It’s a tough niche. Sunday magazines have always been an unholy union of longform journalism and product-oriented copy, but the need to stretch out editorially over hard and soft goods can be very awkward. Under a page titled “Intelligent Life,” the magazine detailed the evolution of the BarcaLounger. My friend Elliot suggested that the feature was one more small indication of the “recline of Western civilization.”
The Post wants to hang onto the magazine as a point of institutional pride and as a vehicle to offer its advertisers color. The bad news for editor Steve Coll is that he’s in charge of keeping all those furniture ads apart, which is where the fizzy departments come in; the even worse news is there have never been that many ads of any sort to keep apart in the first place. When the Post Magazine was redesigned and shrunk to its current format in 1986, a dumb cover story and an unfortunate Richard Cohen column touched off a dialogue over race that featured many Washingtonians spending their Sunday afternoons hand-delivering the magazine back to the company’s doorstep. Ever since the community asked the Post to “Take It Back,” the magazine has been an institutional and advertising orphan. It has never developed the kind of plop value that would allow it to wriggle out from underneath the Sunday New York Times Magazine, so it leads a solitary existence at the bottom of the magazine pile—if it slides out from the sheaf of ads at all.
Part of the magazine’s problem stems from the success of the paper it comes wrapped in. The Post is one of the few papers in America where talented writers can routinely go long, so one of the underlying rationales for a Sunday takeout vehicle is moot. As it is, the covers are held down too often by book excerpts by Posties, or specials—like the incredibly dour fashion issue that curiously anchored the launch of the rejiggered mag.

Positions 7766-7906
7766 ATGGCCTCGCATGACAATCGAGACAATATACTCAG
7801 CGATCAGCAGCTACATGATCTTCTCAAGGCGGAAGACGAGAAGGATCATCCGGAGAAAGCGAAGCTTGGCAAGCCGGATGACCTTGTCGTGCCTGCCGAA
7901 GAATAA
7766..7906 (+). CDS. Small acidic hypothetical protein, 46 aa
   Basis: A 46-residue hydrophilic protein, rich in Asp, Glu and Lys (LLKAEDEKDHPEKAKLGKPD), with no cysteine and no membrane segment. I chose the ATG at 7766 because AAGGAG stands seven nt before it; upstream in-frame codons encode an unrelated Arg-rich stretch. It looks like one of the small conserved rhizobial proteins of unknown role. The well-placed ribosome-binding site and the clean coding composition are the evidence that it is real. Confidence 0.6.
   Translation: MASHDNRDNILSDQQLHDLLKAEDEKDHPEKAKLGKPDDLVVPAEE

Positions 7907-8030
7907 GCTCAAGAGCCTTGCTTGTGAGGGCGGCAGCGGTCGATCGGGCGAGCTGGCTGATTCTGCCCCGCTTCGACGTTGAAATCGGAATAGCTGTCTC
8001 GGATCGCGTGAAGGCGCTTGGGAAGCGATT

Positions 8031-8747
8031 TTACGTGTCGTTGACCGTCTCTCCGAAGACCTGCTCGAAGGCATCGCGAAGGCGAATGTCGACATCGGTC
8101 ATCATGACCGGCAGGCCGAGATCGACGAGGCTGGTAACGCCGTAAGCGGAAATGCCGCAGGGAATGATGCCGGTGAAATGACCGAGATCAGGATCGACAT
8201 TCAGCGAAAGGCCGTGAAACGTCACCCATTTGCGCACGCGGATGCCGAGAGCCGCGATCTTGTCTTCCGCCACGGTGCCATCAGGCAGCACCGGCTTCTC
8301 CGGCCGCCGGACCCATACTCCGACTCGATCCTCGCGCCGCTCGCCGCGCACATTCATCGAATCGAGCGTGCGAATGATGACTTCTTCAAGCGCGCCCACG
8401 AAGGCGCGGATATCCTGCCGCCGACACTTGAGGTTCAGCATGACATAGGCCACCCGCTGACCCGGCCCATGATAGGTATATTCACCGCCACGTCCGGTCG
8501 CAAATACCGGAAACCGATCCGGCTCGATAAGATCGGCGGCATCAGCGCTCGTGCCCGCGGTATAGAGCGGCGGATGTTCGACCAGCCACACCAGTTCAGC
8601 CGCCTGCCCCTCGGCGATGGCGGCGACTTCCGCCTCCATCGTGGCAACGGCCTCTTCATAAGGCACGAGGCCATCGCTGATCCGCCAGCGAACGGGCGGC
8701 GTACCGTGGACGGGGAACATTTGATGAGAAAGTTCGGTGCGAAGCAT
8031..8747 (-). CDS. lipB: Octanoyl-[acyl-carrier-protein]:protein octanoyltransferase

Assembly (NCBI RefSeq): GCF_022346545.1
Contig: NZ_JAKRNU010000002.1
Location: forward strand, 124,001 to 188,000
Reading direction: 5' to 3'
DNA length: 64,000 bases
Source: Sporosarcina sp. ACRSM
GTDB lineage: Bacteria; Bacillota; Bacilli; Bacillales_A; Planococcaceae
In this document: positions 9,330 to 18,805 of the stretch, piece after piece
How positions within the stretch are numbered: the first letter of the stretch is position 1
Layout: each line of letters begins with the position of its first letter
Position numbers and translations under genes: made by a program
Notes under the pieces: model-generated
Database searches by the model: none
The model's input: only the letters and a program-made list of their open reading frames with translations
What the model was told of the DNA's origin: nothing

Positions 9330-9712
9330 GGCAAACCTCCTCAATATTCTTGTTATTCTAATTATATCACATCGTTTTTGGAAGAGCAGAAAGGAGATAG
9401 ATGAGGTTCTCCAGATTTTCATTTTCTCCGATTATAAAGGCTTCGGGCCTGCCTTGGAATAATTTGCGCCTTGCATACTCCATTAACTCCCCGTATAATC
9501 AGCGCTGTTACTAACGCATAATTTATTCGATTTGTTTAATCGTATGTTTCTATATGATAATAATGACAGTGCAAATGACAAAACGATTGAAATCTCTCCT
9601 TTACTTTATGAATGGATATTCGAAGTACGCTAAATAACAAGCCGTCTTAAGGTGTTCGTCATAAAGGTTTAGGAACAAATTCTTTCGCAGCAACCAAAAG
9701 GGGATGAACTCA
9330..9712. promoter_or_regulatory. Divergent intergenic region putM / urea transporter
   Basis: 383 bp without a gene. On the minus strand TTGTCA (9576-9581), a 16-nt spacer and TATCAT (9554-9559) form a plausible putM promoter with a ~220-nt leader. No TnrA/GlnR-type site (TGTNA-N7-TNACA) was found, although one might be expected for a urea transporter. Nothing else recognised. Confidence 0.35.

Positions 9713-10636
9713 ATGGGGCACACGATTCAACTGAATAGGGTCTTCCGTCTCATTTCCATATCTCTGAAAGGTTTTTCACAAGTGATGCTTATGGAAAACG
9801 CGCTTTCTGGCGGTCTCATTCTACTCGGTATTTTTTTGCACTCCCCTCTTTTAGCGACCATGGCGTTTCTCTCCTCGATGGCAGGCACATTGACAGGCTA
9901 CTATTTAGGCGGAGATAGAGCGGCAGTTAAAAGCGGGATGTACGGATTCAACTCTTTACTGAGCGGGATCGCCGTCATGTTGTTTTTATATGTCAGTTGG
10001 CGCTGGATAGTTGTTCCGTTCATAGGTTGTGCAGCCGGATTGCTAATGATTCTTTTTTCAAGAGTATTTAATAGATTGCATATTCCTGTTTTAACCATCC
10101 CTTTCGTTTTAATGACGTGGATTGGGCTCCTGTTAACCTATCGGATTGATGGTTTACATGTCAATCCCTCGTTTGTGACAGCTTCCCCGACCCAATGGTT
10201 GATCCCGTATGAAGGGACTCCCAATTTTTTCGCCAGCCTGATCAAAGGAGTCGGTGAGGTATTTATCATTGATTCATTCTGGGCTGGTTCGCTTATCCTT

Maybe next week, once the clothes horses are back in the closet, the cover will take a sweet or substantive turn. There really is no secret to making a memorable Sunday magazine—you consistently fill the cover with no-shit stories. It’s worth staying tuned, if for nothing else than to see what happens when the king of the personal pronoun, Richard Cohen, is alternated with Liza Mundy, who will “tilt at public and private life in Washington.” Sounds like a spectator sport all the way.
Redesigning the current magazine may not end up being productive, but it’s not all that risky. I don’t think the magazine’s editors will be getting a lot of mail demanding to know why they finally punched out “Real Time” or pulled the microphone away from the space between Jeanne Marie Laskas’ ears.
Ten Best Right-Wingers In its July 8 issue, the Nation ran a bit suggesting that local nuclear warhead Frank Gaffney, who would build a Star Wars defense system with his bare hands if he could, was benefiting from some heavy-hitting funders. The Nation reported that Gaffney’s Center for Security Policy is supported by General Dynamics, Lockheed, Martin Marietta, Northrop…and Washingtonian magazine. A spokesman from Washingtonian said that the magazine does not sponsor Gaffney’s pipe dream as a corporation, but that publisher Phillip Merrill, former assistant secretary general of NATO, lent his own name to the center. Maybe the magazine should feature an afternoon discussing geopolitics with Gaffney on its next list of close-to-home getaways. —David Carr